The number of French believers in God continues to decline. According to an opinion poll conducted by Ifop and published by Sud-Radio on the occasion of the Easter holidays, 56% of those questioned say they no longer believe in God. Atheism has risen especially among the youngest.
“When the Son of Man comes, will he find faith on earth?” In the immediate future, not in France, if we are to believe the survey carried out by Ifop for the Easter holidays.
To the question, Do you personally believe in God?, a majority of 56% answered no and 44% yes. We have observed a rapid decline in the level of belief over time: for the record, in 2011, a majority of respondents still answered in the affirmative at 56%. And 66% believed in God in 1947, a considerable loss of 22 points in less than 80 years.
We see in passing that the 18-24 year olds are those who believe the least in God: only 36% of young people in this age group believe that God exists. For 25-34 year olds, the percentage jumps to 47%, and for 50-64 year olds, the data is 50%.
We also find that faith in God varies according to income. A majority of believers are in the lower middle class (48%), while atheism or indifferentism is found more among the wealthier categories (40%), but also among the least educated who are the poorest (39%).
In terms of political color, it is not surprising to see that supporters of La France insoumise (LFI) and Europe Ecologie Les Verts (EELV) have the lowest rate of people saying they believe in God (42% and 31%). By comparison, 69% of supporters of the Republicans (LR) say they believe in God.
Religion is no longer really a subject of interest in France in 2023: 39% of French people say they talk about their religion or subjects relating to religions “often or from time to time” with their family, compared to 58% in November 2009, a decrease of 19 points; and 32% with their friends, compared to 49% in 2009, a drop of 17 points in nearly 20 years.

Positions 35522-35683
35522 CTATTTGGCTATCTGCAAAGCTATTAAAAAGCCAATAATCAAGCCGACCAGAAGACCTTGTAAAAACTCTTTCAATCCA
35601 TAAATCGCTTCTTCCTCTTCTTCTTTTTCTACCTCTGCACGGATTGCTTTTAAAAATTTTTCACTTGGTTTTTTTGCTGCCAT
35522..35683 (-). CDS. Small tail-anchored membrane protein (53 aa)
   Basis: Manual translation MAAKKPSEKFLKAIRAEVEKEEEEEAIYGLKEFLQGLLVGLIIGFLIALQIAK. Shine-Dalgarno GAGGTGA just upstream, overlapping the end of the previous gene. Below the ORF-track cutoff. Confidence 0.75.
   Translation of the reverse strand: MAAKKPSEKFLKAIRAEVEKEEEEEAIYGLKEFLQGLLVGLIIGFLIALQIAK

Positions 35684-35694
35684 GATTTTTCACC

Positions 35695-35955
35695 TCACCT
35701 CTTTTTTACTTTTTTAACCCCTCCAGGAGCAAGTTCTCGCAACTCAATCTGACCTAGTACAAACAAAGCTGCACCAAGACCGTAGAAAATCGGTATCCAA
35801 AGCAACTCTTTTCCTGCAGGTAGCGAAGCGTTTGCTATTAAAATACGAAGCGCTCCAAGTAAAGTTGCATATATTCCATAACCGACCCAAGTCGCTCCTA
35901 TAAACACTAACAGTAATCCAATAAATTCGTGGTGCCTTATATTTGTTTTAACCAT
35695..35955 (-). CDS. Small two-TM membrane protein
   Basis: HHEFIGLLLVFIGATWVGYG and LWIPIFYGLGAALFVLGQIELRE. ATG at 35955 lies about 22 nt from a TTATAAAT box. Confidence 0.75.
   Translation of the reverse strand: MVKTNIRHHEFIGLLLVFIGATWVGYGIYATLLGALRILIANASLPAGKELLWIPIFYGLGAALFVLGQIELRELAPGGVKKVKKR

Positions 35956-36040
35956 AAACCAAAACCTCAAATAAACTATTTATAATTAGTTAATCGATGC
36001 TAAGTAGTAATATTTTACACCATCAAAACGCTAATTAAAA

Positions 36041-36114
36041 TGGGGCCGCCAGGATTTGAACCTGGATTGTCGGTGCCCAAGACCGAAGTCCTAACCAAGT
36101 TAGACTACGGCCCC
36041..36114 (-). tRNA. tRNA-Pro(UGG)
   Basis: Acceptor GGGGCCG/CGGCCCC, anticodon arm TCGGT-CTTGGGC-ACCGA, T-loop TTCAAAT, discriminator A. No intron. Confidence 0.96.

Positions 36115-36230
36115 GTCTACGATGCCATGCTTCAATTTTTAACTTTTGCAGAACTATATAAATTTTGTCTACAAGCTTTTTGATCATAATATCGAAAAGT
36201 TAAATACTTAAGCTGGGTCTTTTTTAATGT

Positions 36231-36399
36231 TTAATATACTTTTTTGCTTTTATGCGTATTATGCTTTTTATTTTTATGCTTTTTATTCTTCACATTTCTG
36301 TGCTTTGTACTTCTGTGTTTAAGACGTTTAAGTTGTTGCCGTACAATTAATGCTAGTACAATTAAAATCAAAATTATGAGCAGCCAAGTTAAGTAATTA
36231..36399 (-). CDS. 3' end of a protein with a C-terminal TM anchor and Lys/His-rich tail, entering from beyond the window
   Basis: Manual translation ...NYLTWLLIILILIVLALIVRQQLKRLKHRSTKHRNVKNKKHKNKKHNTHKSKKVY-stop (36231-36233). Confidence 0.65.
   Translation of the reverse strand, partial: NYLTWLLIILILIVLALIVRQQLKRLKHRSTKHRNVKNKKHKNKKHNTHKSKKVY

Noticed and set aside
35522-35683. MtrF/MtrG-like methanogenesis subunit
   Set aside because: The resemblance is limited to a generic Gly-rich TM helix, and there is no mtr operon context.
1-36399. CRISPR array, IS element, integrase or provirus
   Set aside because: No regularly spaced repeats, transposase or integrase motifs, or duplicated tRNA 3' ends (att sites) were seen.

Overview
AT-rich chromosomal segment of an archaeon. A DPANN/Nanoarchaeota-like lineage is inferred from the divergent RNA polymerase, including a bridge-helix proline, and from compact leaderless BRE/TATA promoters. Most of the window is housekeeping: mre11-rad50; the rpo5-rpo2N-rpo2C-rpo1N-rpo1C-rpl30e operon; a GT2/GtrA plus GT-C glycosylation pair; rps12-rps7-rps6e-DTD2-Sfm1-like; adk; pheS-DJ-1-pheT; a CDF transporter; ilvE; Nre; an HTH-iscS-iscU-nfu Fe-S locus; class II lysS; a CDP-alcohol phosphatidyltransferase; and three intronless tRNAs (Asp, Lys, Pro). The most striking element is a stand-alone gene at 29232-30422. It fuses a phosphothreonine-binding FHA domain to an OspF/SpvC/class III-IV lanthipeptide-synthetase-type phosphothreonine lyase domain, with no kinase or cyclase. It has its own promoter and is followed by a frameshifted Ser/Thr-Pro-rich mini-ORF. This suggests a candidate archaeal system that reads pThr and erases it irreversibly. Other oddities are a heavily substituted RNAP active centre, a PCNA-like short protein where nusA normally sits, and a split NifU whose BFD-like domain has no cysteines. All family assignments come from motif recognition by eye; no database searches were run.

Indifferentism has also won people's minds: nearly one in two French people (52%) believe that all religions are equal, even if the message and values of Christianity are still relevant (48%) and that religions can contribute positively to major societal debates such as bioethics (47%).
It is also interesting to note that belief in God is markedly stronger in the Paris urban area (59%) than in the rural communities (37%), while the provincial urban communities (43%) are close to the national average: are we weeing there the imprint of Muslim origin immigration, more urban and less secularized than the French present on our soil for a long time?
Finally, the survey also highlights that only a minority of French people (32%) declare that Islam is compatible with the values of French society, a figure rising to 63% among those close to France insoumise – hence its Islamo-leftist orientation – against 25% among Les Républicains sympathizers, and 14% among National Rally sympathizers.
Pope John Paul II began his address to the French, during his first visit in France in 1980 asking: “France, eldest daughter of the Church, what have you done with the promises of your baptism?” Almost half a century later, the observation is the same, or worse, with a worrying loss of points of reference – especially ethical ones – which opens the way to all moral and political excesses.